NASHVILLE, Tenn.--(BUSINESS WIRE)--March 1, 1995--"The big tree in
the forest of speech codes has fallen," the executive director of
the Freedom Forum First Amendment Center at Vanderbilt University
said in reaction to a California Superior Court ruling striking down
Stanford University's speech code.
"I hope it sounds the death knell for these unconstitutional
restrictions on open dialogue and debate in the campus community,"
Paul McMasters said Wednesday.
"Stanford University has been a pioneer in working for inclusiveness
and sensitivity in the increasingly diverse campus community. It had
some of the best legal minds trying to craft a speech code that did
not violate the First Amendment, but they failed. Now college
officials across the nation can move on to the hard work of
eliminating hateful speech and harmful incidents on the nation's
campuses," he said.
McMasters said speech codes simply don't work. "They entrust
enforcement to the very institutions and individuals accused of bias
and bigotry in the first place. More importantly, they violate both
the spirit and the letter of the First Amendment."
Santa Clara (California) County Superior Court Judge Peter G.
Stone granted an injunction against the code so that it cannot be
enforced. The code was enacted in 1990 in the wake of several
incidents on the Stanford campus.
The code prohibits harassment of students on the basis of such
factors as race, gender, sexual orientation, religion and ethnic
Nine Stanford students, last May, filed suit, saying the speech code
stifles discussion and violates their free speech rights.
Stone agreed, writing that the Stanford code is too broad because it
prohibits no only so-called fighting words, which could incite
fights, but also words or symbols that simply convey hatred or
The Freedom Forum First Amendment Center published "War of Words:
Speech Codes at Public Colleges and Universities." The report
surveyed regulations of speech and expressive conduct at 383 schools
across the country. The center will release a second edition of the
report, which will include a look at 100 private colleges and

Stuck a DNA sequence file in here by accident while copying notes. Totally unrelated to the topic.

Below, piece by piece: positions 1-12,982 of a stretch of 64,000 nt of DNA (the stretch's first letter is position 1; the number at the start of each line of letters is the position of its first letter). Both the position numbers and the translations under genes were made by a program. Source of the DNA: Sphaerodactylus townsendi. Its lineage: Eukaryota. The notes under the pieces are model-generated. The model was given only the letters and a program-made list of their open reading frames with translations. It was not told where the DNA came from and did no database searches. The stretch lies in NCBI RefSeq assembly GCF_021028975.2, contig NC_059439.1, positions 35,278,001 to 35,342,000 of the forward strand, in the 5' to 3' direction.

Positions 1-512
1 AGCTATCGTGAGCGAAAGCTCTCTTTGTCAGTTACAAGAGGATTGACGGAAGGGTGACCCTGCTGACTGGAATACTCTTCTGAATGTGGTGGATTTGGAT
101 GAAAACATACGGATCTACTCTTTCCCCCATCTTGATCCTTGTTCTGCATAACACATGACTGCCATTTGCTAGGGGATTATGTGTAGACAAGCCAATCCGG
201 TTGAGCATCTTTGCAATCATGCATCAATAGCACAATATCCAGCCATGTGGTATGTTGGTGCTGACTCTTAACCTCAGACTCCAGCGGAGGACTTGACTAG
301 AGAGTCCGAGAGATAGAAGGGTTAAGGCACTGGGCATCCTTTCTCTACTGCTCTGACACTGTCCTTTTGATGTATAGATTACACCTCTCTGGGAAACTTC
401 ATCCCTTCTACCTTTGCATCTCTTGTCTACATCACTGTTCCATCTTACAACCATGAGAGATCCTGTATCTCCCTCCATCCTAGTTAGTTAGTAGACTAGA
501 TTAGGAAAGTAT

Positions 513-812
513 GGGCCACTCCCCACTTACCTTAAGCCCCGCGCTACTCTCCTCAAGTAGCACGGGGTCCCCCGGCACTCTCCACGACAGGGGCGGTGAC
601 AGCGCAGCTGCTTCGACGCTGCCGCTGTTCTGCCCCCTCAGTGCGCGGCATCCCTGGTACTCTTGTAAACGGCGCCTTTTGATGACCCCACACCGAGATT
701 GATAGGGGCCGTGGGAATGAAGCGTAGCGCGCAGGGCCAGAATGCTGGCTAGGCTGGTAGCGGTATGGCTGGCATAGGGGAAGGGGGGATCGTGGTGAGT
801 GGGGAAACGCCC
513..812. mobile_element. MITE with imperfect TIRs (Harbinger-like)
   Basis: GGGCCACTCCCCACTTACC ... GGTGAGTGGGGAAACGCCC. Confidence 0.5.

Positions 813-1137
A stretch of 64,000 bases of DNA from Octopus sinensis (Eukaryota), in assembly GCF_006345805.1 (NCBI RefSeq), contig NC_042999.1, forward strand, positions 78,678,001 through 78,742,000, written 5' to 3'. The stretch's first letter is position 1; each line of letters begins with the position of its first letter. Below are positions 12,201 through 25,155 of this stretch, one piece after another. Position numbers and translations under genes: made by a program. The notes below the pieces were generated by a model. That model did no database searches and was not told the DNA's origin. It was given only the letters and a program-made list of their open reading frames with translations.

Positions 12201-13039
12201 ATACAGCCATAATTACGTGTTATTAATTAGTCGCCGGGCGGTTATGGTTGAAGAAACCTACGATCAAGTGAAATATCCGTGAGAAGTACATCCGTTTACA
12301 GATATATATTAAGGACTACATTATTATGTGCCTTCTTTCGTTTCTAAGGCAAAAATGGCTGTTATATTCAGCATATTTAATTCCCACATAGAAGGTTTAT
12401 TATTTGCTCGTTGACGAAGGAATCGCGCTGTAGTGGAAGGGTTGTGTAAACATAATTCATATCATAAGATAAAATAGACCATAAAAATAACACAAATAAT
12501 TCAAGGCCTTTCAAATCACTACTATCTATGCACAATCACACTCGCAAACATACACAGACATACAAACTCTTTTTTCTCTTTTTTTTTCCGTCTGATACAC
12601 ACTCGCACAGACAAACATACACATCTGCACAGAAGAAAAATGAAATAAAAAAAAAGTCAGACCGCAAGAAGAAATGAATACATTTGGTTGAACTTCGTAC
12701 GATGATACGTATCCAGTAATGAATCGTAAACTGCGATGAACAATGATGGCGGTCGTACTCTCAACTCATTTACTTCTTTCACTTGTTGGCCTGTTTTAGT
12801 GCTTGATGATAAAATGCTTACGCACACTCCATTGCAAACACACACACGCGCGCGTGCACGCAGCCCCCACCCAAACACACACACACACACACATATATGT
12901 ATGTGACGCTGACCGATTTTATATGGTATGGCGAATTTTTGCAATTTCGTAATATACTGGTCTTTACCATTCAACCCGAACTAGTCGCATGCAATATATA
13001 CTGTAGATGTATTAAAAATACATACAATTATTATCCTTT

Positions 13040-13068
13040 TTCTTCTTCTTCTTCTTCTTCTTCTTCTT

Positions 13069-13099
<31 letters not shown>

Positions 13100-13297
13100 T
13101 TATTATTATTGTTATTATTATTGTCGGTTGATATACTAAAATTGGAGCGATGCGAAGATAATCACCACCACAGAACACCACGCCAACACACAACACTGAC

universities, later this year.
The Freedom Forum First Amendment Center at Vanderbilt University is
an independent operating program of The Freedom Forum.
The center was established by The Freedom Forum, one of the nation's
largest foundations, on Dec. 15, 1991, the 200th anniversary of the
ratification of the Bill of Rights to the U.S. Constitution.
The First Amendment Center's mission is to foster a better public
understanding of and appreciation for First Amendment rights and
values, including freedom of religion, free speech and press, and
the right to petition government and to assemble peacefully.
The Freedom Forum is a nonpartisan, international foundation
dedicated to free press, free speech and free spirit for all people.
The foundation pursues its priorities through programs including
conferences, educational activities, publishing, broadcasting,
on-line services, partnerships, training and research. The Freedom
Forum makes limited grants in connection with its programs;
unsolicited grant applications are not accepted.
Major operating programs are The Freedom Forum Media Studies Center
at Columbia University in New York City, The Freedom Forum First
Amendment Center at Vanderbilt University in Nashville, Tenn., and
The Newseum at The Freedom Forum Headquarters in Arlington, Va.
The foundations' work is supported by an endowment -- established by
Frank E. Gannett in 1935 with $100,000 in Gannett Co.
stock -- now worth more than $700 million in diversified, managed
assets. The foundation does not solicit or accept contributions.
The Freedom Forum First Amendment Center, Nashville
Bracey Campbell or Ellen Nelson, 615/321-9588